Friday, April 07, 2006

Micro-Monumental: A Juried Exhibition of Matchbox Sized Sculptures

April 6 – May 27, 2006
Opening reception: Thursday, April 20, 6 - 8 p.m.
Juror’s Talk at 7 p.m.

Can a sculpture the size of a kitchen matchbox have monumental impact? In Micro-Monumental, Kristen Hileman, Assistant Curator at the Hirshhorn Museum and Sculpture Garden, has selected 47 tiny sculptures by artists from four regional sculpture groups who sought to answer that question. According to Hileman, this unusual collaboration between Washington Sculptors Group, Baltimore’s Sculptors Inc., Philadelphia Sculptors and New England Sculptors Association is a “microcosm of the world of sculpture in 2006, exemplifying the diversity of artists, their materials and themes in the Northeastern United States.” Washington, DC, a town full of monuments, provides a distinctive context as these artists reinterpret the meaning of monumental with works whose scale belies their presence.

Gallery Hours
Tuesday - Saturday, 12 - 6 p.m.

Contact Rebecca Lowery , Gallery Manager
t 202.315.1310
f 202.315.1303


Hmmmm. I'm staring at the sky and wondering where did the crows go? Just an observation, we have fewer crows and many more seagulls in our neighborhood. Don't get me wrong. I didn't like the sound of the crows but there was something familiar about their long time caws. Now we're seeing these seagulls and no signs of the crows.

Cherry Blossom Parade Tomorrow

From Penn Quarter's Jo-Ann Neuhaus about tomorrow's Cherry Blossom Festivals.....

The Cherry Blossom Parade
and 45th Annual Sakura Matsuri - Japanese Street Festival
This Saturday, April 8

The Cherry Blossom Parade
10:00am - Noon
Constitution Avenue beginning at 7th Street, going west to 17th Street

The DC website has a start time of 8:00am for closing streets. Expect traffic tie ups, especially if you want to enter downtown via the 14th Street bridge or Independence Avenue. The Metropolitan Police Department will reopen the streets to traffic when they believe it is safe to do so, which may be after the noon hour indicated.

The Sakura Matsuri - Japanese Street Festival
12th Street between Constitution and Pennsylvania avenues
and Pennsylvania Avenue between 10th and 13th streets
Begins right after the parade ends estimated to be some time between 11:00am and noon. The festival ends at 6:00pm. The DC Website, states that streets will be closed for the festival at 9:00am and open at 6:00pm. However, my experience is that streets will not be reopened before all the equipment is completely removed.

For more information
National Cherry Blossom Festival and click on April 8 at the top or go directly to Events

To minimize traffic hassles, vehicles should head north from Penn Quarter and approach Penn Quarter from the north.
Attend the Parade and the Festival and avoid traffic jams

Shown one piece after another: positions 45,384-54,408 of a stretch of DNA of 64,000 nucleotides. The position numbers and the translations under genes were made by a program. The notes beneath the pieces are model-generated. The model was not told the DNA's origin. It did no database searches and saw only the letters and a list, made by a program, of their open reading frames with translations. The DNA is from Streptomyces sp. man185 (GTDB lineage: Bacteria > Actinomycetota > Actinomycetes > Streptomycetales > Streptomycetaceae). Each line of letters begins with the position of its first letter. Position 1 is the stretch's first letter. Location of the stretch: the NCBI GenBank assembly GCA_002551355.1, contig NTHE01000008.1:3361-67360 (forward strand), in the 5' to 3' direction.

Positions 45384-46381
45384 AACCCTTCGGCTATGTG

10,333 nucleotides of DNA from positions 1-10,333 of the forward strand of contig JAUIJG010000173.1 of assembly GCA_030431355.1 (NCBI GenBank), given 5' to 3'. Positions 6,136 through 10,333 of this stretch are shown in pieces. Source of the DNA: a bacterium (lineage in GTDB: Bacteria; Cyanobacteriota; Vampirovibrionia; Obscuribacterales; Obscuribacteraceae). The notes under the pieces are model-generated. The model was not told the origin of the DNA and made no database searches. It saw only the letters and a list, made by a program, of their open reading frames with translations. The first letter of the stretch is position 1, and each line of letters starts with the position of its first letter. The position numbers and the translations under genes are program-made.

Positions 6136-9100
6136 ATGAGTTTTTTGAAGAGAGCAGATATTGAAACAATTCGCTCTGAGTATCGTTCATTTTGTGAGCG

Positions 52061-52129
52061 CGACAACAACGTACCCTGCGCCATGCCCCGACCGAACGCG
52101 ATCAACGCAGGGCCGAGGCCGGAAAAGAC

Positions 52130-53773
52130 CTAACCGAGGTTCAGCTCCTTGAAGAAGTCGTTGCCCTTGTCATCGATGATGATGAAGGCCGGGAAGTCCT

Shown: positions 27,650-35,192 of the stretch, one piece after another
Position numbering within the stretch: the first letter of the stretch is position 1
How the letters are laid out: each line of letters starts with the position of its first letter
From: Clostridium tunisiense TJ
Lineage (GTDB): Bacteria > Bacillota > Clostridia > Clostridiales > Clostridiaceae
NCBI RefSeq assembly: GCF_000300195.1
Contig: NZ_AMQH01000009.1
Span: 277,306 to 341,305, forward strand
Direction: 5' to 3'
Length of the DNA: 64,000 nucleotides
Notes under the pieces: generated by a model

Washington Convention Center
Tour of the Public Art
Thursday, April 13th
12:00 Noon

The works of art on display at the Washington Convention Center are among the largest public art collections not in a museum. Public tours are led by curator Vivienne Lassman. The $4 million permanent art installation features paintings, sculptures, photography, graphics, and mixed media works created by local, national, and international artists.

Advance reservations required
There is no charge to participate in the tour

Call the 24-hour Washington Convention Center Authority Community Hotline
A staff member will return your call to confirm your tour

Washington Convention Center Authority
801 Mount Vernon Place, NW
Metro: Mt. Vernon Square, Green LIne


The Cultural Institute of Mexico
and National Endowment for the Arts

Cordially invite you to a poetry reading to celebrate the publication of

A two-volume bilingual anthology of contemporary poetry from Mexico and the United States
Featuring readings by Elsa Cross, Pedro Serrano, and Diane Thiel
With introductions by Dana Gioia, Chair, National Endowment for the Artsand Hernán Lara Zavala, National Autonomous University of Mexico City

Wednesday, April 19, 2006
7:00 p.m.

Cultural Institute of Mexico
2829 16th Street, NW
Washington, DC 20009

Free admission / Reception to follow
RSVP: 202-728-1675

Wednesday, April 05, 2006

Copyright, Fair Use, and the New Borrowers

by Herb Tam

Concurrent with the explosion of sophisticated methods of appropriation in visual art, music, and most other artistic genres is a mounting confusion regarding America’s fair use laws for artistic pursuits. Responding to the situation, New York University’s Brennan Center for Justice has recently released a report documenting how and when artists are protected by the country’s fair use laws.

Read article

Monday, April 03, 2006


Anne Marchand, "A Hard Rain"

I captured the inkiness of our pollen washing rain storm tonight, Man o' man the power of Mother Nature even here in Washington, DC. Who's in charge anyway?


Anyone thinking, "Lord of the Flies"?
This from comedian Chris Douchette's blog about the fight in Dupont Circle on April Fool's.

Subject: The Scene Yesterday At Dupont Cirle

Not really a photojournalist, but I caught the fight at Dupont Circle
on film yesterday...

Le Ballet mecanique

In conjunction with the Dada exhibition, automated musical instruments, including sixteen programmed grand player pianos, play portions of George Antheil's score for the Fernand Leger film, Le Ballet mecanique (1924), on the mezzanine of the East Building. The installation, activated for a ten-minute performance each weekday at 1:00 and 4:00 p.m. as well as Saturdays and Sundays at 1:00 p.m., will continue through the close of the exhibition on May 14, 2006. Leger's 16-minute film may be viewed in the exhibition, without sound.

Sunday, April 02, 2006


The exhibition NOT TO SCALE will open April 19 at the Target Gallery in the Torpedo Factory Art Center. Curated by David C. Levy, former Director of the Corcoran Museum, Washington, DC, and the Parsons School of Design, New York, this show investigates aspects of size and scale including literal and conceptual interpretations.

"NOT TO SCALE" at the Target Gallery: April 19-May 28, 2006
The Artists' Reception will be on Sunday, April 23 from 3-6 PM.

The Target Gallery at the Torpedo Factory Art Center is located at 105 Union Street, Alexandria, Virginia 22314, is open Wednesday through Sunday from 12 to 5 PM.